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3rd Ohio Cavalry

Online Books
3rd Ohio Cavalry Soldier Roster - Official Roster of the Soldiers of the State of Ohio in the War of the Rebellion, 1861-1866, Volume 11, by Ohio Roster Commission (Joseph B. Foraker, Governor, James S. Robinson, Sec'y of State and H. A. Axline, Adjutant-General), 1886     View Entire Book

Regimental History
Third Cavalry. Cols., Louis Zahm, James W. Paramore, Charles B. Seidel, Horace N. Howland ; Lieut.-Cols., Douglas A. Murray, Darius E. Livermore; Majs., John H. Foster, James S. Brisbin, Charles W. Skinner, Leonard Adams, Thomas D. McClelland, Martin Archer, Francis P. Gates. This regiment was organized from the state at large, at Monroeville, Huron county, from Sept. 4 to Dec. 11, 1861, to serve for three years. In March, 1862, it was ordered to Nashville, Tenn., and arrived there on the 18th. In September the 1st battalion of the regiment had a sharp engagement at Munfordville, Ky., with three times its own number and drove them into their works in three separate charges. It lost 2 killed and 12 wounded, and the enemy lost 38 killed and 60 wounded. Near Bardstown the same battalion, reinforced by two companies of the 2nd Ohio and 3d Ky. cavalry, attacked the enemy 1,200 strong, but without success, the battalion losing 6 men killed, 20 wounded and 17 captured. In October a detachment of the regiment, with a portion of the 4th cavalry, numbering in all 250 men, was completely surrounded near Lexington by John Morgan's forces and after an obstinate resistance was compelled to yield to superior numbers. During the first day's fight at Stone's river the regiment was actively engaged and suffered considerable loss. On the second day it left the field to escort a train of 4,000 wagons to Nashville for supplies. The train was attacked at Stewart's creek by Wheeler's Confederate cavalry and the regiment, supported by the 10th Ohio infantry, repulsed the Confederates with severe loss. After the battle of Stone's river the regiment was sent in pursuit of the enemy, and near Middleton, Tenn., attacked his rear-guard, capturing one of his trains. During the battle of Chickamauga it occupied a position at Lafayette, on the extreme left of the Federal lines, where it was attacked by the Confederates and forced back to Charleston, Tenn. After the battle the regiment moved as the advance of Gen. Crook's forces in pursuit of Wheeler's cavalry through Tennessee, engaging them at McMinnville and on the Shelbyville pike. The latter engagement was a handsome and successful cavalry fight, in which Wheeler's forces were completely routed and demoralized, large numbers of the Confederates being killed and captured, while the regiment lost but 2 men killed and 23 captured. In Jan., 1864, the regiment reenlisted and on the expiration of the 30-days' furlough returned to duty. Through the efforts of Maj. Charles W. Skinner and Capt. E. M. Colver nearly 1,000 recruits were enlisted and on its return to the front at Nashville, the regiment numbered over 1,500 strong. In May it was engaged at Courtland, Ala., with the Confederate Gen. Roddey's command, the Confederates being routed with the loss of upward of 30 men killed and wounded. At Moulton the regiment was attacked by the same force in camp before daylight, and although partially surprised, it rallied, drove the enemy from the field, and pursued him. Reaching Rome, the regiment was assigned to a position on the left flank of Sherman's army and participated in the engagements at Noonday creek and Kennesaw mountain. After crossing the Chattahoochee river it was engaged in the battle of Peachtree creek. In the flanking movements on Jonesboro it was in Gen. Garrard's cavalry division and was the first to attack the enemy's forces at Lovejoy's Station, taking possession of the railroad. In the first battle of Franklin, Tenn., the regiment occupied a position on the left of Gen. Thomas' forces and was engaged with the Confederate cavalry. It was then engaged in the Wilson raid through Alabama and Georgia and in the battles of Selma, Ala., and Macon, Ga. In the engagament at Selma it lost heavily in killed and wounded. The regiment was mustered out on Aug. 4, 1865.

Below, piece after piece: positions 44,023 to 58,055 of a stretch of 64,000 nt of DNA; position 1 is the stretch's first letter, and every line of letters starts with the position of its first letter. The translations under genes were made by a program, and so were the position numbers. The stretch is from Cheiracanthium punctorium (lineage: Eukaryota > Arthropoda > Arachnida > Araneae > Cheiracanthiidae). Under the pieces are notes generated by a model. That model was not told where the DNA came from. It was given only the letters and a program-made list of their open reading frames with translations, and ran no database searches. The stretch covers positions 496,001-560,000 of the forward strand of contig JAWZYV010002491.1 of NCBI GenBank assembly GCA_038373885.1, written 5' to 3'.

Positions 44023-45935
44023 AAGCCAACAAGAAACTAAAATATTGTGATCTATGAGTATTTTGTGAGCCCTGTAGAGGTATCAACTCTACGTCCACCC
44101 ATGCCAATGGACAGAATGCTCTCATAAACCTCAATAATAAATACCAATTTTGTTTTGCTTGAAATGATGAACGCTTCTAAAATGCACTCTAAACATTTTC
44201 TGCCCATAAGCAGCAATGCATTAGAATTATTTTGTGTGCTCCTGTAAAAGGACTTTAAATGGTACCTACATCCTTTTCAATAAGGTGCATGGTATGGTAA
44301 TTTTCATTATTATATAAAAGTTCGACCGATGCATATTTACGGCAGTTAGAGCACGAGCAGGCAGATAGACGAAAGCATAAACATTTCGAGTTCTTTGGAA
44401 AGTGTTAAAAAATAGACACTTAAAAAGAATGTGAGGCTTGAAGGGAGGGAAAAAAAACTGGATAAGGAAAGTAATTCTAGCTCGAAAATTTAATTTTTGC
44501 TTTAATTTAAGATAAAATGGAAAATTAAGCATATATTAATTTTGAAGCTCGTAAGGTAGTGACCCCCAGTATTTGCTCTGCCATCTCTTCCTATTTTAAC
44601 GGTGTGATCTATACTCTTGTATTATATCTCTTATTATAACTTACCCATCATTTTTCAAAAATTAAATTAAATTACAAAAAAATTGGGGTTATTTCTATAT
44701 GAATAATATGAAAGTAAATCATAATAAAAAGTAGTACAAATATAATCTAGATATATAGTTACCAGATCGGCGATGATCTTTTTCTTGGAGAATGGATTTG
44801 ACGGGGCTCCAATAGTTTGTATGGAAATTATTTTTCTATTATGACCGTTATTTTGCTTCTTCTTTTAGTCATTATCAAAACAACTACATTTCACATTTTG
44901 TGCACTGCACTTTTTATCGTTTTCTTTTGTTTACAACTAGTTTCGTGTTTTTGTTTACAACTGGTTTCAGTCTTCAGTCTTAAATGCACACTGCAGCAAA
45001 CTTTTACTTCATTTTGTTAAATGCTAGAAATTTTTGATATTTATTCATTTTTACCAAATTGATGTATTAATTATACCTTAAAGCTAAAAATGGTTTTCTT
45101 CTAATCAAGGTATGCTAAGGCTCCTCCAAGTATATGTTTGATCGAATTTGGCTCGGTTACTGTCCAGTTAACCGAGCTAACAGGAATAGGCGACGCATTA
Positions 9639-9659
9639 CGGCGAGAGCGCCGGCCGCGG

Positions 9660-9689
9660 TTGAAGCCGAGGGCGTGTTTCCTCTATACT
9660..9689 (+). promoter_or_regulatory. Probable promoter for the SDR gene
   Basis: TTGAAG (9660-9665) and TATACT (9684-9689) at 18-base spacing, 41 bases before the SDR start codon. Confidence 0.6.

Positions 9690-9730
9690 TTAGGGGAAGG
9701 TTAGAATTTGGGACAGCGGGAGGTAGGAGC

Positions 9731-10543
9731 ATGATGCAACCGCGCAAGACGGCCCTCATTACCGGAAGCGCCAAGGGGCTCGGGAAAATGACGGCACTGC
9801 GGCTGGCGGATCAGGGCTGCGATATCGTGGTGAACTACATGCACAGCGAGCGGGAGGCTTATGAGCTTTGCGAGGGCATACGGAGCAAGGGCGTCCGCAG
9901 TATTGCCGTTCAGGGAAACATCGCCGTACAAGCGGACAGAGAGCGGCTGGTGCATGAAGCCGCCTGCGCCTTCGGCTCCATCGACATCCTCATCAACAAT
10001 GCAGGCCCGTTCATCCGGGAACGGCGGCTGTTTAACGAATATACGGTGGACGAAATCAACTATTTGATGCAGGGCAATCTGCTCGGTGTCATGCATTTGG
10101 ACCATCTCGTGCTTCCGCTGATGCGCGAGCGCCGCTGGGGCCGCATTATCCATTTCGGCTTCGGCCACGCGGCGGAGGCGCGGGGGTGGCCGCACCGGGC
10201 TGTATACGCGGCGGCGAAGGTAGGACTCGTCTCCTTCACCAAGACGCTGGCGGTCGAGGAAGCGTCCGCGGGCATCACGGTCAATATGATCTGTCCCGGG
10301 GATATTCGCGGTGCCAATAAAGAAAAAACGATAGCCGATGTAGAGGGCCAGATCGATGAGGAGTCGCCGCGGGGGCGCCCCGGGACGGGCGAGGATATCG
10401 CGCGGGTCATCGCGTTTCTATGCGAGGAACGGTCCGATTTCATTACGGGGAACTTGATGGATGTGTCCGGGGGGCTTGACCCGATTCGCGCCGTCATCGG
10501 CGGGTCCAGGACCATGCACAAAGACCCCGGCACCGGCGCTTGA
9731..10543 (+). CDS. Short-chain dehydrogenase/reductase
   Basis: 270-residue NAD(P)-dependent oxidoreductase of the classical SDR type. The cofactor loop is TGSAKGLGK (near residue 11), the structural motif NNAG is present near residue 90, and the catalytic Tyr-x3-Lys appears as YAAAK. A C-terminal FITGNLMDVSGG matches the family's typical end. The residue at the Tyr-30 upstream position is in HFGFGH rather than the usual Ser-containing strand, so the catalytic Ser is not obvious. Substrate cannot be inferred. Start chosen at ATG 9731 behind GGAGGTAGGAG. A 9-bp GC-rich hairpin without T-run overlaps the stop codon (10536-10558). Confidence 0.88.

Footnotes:
Regimental history taken from "The Union Army" by Federal Publishing Company, 1908 - Volume 2

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